The DVD we were using was the 5th Element (superbit).

    I watched the screen as he went through all the menu's for the TV and DVD player so I know the dvd was set to 16x9 and the TV was set to squeeze when we turned it on.

    Here is the breakdown:

    DVD:16x9/progressive on, TV:squeeze off ; Looked great but was stretched tall due to the squeeze being off.

    DVD:16x9/progressive off, TV:auto squeezed ; horrible picture but did have the correct aspect ratio.

    DVD:16x9/progressive on, TV:squeeze mannualy turned on ; horrible picture. This is the set up I would imagine would have the best picture quality in the correct aspect ratio. Am I right?

    DVD:4x3 letterbox/progressive on, TV: letterbox ; Looked great and in the correct aspect ratio, but the whole point of the squeeze and anamorphic widescreen is to use the full resolution right? Which this doesn't do correct? Salesman left it here because he thinks this is what I wanted to see. Hey, it did look great but I was a little confused at this point as to why this set up gave the best picture quality while retaining the original aspect ratio.

    I left the store with ??? in my head. I posted here to find out if there was some rule about squeezing a progressive signal and to find out if I was going crazy.
     
  9. RyanDinan

    RyanDinan Stunt Coordinator

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    Yeah, if it was blurry in 16x9 mode (squeezed) but clear on 4x3 mode, it sounds like the electron beams were too fat, and overlapping each other, giving a more blurry picture.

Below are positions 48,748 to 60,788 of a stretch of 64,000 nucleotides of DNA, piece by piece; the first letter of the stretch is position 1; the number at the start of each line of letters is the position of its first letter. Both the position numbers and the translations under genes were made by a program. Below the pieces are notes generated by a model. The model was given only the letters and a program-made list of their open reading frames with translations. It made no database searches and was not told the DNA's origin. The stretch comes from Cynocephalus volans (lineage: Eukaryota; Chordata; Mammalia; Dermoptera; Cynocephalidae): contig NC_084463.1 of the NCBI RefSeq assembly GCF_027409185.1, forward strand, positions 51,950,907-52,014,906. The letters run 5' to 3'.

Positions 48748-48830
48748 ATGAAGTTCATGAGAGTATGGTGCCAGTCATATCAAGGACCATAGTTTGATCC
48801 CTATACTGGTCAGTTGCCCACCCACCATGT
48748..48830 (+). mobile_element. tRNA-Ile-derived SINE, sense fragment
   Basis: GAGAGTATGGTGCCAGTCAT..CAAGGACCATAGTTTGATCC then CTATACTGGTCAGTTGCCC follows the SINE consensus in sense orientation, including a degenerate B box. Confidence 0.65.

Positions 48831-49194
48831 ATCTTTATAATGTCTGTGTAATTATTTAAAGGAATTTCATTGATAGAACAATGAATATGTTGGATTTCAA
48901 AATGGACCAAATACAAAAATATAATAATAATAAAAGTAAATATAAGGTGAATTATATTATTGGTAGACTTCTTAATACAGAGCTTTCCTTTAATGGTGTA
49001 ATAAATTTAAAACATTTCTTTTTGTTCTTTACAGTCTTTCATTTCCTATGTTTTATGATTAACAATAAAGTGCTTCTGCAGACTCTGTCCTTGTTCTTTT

If you feed that set a progressive scan signal and have the TV set to 4x3 mode, you should see individual scanlines (small black gaps between each line) - This ensures that the set's scanlines can be squeezed to 16x9 mode (25% closer together) without overlapping one another.

    If you can't see individual scanlines with the above mentioned setup, then the set's electrical focus is probably off, making the scanlines too fat/wide. Squeezing to 16x9 mode would cause severe scanline overlap, and decreased detail.

    Every consumer HD set (direct-view or RPTV) should at least be able to resolve full 480p in 16x9 mode without overlap - Otherwise, how in the world are they going to resolve anything near 1080i? Unfortunately, this may not always be the case, as the manufacturer is okay claiming 1080i if the set is capable of scanning 1080i lines - There's really nothing governing the ability of the set to resolve all 1080i lines clearly.....

    However, in Sony's defense, they make great TV's and I think the one you saw was a lemon....

    -Ryan Dinan
     
  10. RyanDinan

    RyanDinan Stunt Coordinator

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    Just another thought....

    The set may be oversqueezing in its "16x9 mode". In other words, it may be actually squeezing to a wider aspect than 16x9. This is not uncommon - In fact my 53HS10 (RPTV)was oversqueezed by over an inch vertically - So the scanlines were closer together than they should be. Oversqueezing can cause scanlines to overlap. Normally, oversqueeze is corrected in the service menu, as most sets dont have user controls to adjust it (like computer monitors do). I still havent figured out why TVs don't have them yet...

    To check for oversqueeze, you really need an anamorphic test pattern. You can't just measure the viewable screen dimensions to figure the actual aspect ratio, because you can't be sure exactly what the overscan is - Which adds additional horizontal size that's hidden.

    Anamorphic test patterns normally have a few circles on it - If the TV is squeezing to the correct dimensions, the circle's x and y dimensions should be the same. If the set is oversqueezing, these circles would appear more like ovals, with the vertical measurement being smaller than the horizontal.

    AVIA and VE have these patterns - If you have them, you should bring them to the store and check out how the TV is performing.

    -Ryan Dinan
     
  11. Marshall Sander

    Marshall Sander Stunt Coordinator

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  12. Jack Briggs

    Jack Briggs Executive Producer

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    I was starting to think oversqueeze too.